How to develop a personal emergency plan

Life Lessons

How to develop a personal emergency plan

No matter where you live, chances are you’re at risk for some type of natural disaster or emergency. That isn’t meant to scare you: It’s just a fact. It also doesn’t mean you can’t put some steps in place to mitigate your risk.

The first step to emergency preparedness is developing a plan. This type of personal emergency plan allows you to have all the essential information you need ready and available in case of an emergency. And developing a plan doesn’t have to be a daunting task. Here are 10 activities you should consider in your emergency preparations:

  1. Understand the types of emergencies you might face. Depending on where you live, it could be hurricanes, tornados, blizzards, fires, floods or earthquakes. Different types of emergencies might have different planning requirements. For example, where to seek shelter during a tornado might be different if you have a basement (versus not having one).
  2. Check your insurance policies. Know where your insurance policies are and review your coverage for emergencies and disasters. Consider creating an inventory of your belongings in case you need to file a claim at some point. It could also help to have pictures of your belongings for identification purposes.
  3. Get familiar with the FEMA website. The Federal Emergency Management Agency, also known as FEMA, is the government agency responsible for disaster assistance. Its website has lots of information about emergency preparedness, including emergency plans for kids and how to put together a home first aid kit.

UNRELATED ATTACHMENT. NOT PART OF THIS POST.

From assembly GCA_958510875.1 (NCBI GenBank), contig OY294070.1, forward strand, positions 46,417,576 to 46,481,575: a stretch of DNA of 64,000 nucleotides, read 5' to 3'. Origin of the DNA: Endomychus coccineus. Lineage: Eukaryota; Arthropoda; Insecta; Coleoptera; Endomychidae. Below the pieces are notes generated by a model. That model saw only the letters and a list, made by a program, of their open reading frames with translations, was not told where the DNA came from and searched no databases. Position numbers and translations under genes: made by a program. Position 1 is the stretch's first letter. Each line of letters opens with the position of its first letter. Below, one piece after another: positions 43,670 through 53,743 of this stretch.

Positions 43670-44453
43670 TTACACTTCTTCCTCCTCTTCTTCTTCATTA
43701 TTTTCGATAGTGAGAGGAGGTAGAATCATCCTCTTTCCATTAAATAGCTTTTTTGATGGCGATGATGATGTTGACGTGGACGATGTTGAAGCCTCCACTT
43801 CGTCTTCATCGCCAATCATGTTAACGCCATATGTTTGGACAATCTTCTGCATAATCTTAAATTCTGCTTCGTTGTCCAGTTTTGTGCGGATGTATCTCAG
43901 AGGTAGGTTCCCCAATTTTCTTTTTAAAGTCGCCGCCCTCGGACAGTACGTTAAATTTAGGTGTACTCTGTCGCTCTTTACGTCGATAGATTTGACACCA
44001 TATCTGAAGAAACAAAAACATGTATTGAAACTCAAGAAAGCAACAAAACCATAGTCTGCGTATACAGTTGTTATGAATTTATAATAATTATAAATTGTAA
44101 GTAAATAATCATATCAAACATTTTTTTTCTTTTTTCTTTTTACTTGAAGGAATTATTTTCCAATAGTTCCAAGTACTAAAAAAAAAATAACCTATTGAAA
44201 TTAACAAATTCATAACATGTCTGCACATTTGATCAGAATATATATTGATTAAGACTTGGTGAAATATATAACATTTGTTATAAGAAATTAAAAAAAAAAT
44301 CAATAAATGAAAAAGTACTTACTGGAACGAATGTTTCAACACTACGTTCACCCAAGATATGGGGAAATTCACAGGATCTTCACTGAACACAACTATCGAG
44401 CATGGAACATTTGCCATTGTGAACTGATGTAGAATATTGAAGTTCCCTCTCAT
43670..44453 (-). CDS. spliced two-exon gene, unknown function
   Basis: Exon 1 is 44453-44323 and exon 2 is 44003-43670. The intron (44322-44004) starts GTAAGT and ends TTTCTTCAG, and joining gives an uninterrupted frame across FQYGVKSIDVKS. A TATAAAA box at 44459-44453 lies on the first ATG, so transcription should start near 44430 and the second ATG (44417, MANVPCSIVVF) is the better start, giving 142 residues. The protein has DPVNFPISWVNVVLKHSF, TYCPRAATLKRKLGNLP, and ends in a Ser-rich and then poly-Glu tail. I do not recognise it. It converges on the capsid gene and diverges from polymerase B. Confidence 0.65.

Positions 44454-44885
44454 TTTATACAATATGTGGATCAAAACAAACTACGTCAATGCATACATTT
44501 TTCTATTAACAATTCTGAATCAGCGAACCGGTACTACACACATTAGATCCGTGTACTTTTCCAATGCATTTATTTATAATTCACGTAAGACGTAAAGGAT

4. Research the free resources available to you. In addition to FEMA, check out the websites for the Red Cross, national weather services, and your state and local government. Not only should you bookmark those sites for easy access, but see if they have mobile apps you can access on your phone if the power goes out.
  5. Know your work policies. Most workplaces have emergency plans that go into effect in disasters. Make sure you know where your company’s plan is located and how it impacts you. If you’re a member of the company’s emergency response team, think about how you’d secure your personal belongings and take care of your family at the same time.
  6. Prepare an emergency preparation budget. The best time to stock up on supplies is when you’re not facing an emergency. Create a list of items you’d like to keep on hand in case of an emergency and then plan to purchase those items as your budget permits. Sometimes the items you’re looking — for example, flashlights and batteries — can be picked up on sale.
  7. Plan for electrical and water outages. Even if a storm narrowly misses your area, you could lose electricity or safe water. Create a list of grocery items you’ll want to have on hand, such as nonperishable food items and drinkable water. Also, don’t forget to have an adequate supply of prescription medications and cash on hand, because ATMs and credit card machines won’t work when the power is out.
  8. Develop a communication plan. When emergencies happen, your family and friends will want to know you’re safe. The reverse is also true: If a friend or family member is in an area experiencing a natural disaster, you’ll want to know they’re okay. Designate a place where people can “check-in” or “mark themselves safe.”
  9. Document the plan. You don’t have to memorize your plan. Put the key points of your plan on paper and refer to it when you need to. Make sure if certain family members have a specific responsibility, they know what they need to do.
  10. Debrief after every use. Every time you use your plan, do a quick debrief — even if you prepare for a storm and it doesn’t happen. Ask two questions: 1) What did we do well? 2) What could we do differently next time? This might sound silly, but your plan will get better if you do a little debrief after each use.

Obviously, no one wants to have a disaster or emergency happen. But we still need to plan. Having a personal emergency plan can put your mind at ease that you’ve done your homework, prepared, and have the steps in place to keep yourself and your family safe.

 

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